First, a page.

On October 16, the Belarusian and Venezuelan rulers had three-hour long talks behind closed doors in Minsk. Lukashenka thanked the Venezuelan leader for Venezuela’s aid to Belarus. In his turn, Chavez stressed: “Together we are building an alternative to world imperialism.”
Yuras Karmanau of The Associated Press * reflects on the results of the Minsk visit.
Chavez pledges oil to Belarus for 200 years
By YURAS KARMANAU
The Associated Press
Saturday, October 16, 2010; 12:02 PM
MINSK, Belarus — In one of his typical flamboyant gestures, Venezuelan President Hugo Chavez on Saturday promised to provide oil to the former Soviet republic of Belarus for the next 200 years.
Chavez, who was visiting Belarus on Saturday, promised that Belarusian refineries – the backbone of the country’s economy – “would feel no shortages of oil in the next 200 years.”
Venezuela in March agreed to ship 80,000 barrels of heavy crude a day to Belarus as well as create a joint venture to develop oil and natural gas projects in this South American country.
Belarus President Alexander Lukashenko, who critics have dubbed “Europe’s last dictator,” is anxious to diversify away from Russian oil supplies as his relations with Moscow grow increasingly sour. Lukashenko is facing a presidential election in December but Moscow has so far refrained from endorsing his bid.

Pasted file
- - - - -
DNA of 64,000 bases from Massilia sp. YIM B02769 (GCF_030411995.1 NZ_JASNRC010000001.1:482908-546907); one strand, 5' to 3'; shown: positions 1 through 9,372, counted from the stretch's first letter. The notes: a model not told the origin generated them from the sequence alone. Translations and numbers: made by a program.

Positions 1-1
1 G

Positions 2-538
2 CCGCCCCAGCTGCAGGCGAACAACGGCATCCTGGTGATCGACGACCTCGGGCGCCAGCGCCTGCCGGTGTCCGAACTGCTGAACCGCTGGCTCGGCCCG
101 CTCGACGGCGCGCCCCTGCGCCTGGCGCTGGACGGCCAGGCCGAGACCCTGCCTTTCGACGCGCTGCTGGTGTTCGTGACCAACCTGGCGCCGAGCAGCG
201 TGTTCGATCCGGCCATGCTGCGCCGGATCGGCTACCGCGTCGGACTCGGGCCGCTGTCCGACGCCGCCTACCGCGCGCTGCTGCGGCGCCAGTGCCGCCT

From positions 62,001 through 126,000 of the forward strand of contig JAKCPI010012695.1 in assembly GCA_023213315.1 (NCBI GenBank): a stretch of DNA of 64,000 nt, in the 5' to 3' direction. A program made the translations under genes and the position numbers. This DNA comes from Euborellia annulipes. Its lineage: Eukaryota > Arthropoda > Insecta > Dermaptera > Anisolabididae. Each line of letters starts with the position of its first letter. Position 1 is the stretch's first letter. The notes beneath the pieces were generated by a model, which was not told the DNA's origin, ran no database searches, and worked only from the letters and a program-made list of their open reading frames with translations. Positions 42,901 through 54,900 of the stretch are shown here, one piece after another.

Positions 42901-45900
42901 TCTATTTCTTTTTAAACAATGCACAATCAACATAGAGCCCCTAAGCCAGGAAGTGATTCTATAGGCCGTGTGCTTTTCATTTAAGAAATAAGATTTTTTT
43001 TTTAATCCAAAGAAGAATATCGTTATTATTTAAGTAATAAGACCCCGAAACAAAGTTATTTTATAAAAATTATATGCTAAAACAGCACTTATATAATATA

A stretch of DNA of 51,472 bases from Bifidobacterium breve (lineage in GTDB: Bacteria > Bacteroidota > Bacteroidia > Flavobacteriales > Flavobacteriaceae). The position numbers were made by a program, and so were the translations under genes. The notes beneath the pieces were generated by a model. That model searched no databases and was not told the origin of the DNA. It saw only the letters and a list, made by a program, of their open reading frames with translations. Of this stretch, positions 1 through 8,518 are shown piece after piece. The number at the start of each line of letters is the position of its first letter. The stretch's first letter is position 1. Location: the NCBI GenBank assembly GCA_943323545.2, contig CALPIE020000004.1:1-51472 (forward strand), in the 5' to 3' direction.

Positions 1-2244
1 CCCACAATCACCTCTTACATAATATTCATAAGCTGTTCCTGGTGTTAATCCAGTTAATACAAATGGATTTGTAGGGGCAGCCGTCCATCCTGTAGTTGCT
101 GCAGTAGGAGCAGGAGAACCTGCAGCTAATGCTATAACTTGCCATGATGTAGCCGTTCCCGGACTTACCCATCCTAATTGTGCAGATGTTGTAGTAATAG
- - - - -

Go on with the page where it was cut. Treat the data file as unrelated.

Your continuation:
Chavez was in Moscow earlier this week, where he reached a deal with Russia to build Venezuela’s first nuclear plant and signed a few energy pacts.
Prime Minister Vladimir Putin said Friday Russia would soon deliver 35 sophisticated tanks to Venezuela, but did not elaborate. Venezuela has since 2005 spent $4 billion on Russian arms, including helicopters, warplanes and Kalashnikov assault rifles.
Chavez also used his visit to Minsk as yet another occasion to lambast global capitalism:
“There are no debtors in our relationship,” he said. “We are comrades and we are building an alternative to imperialism – a multipolar world.”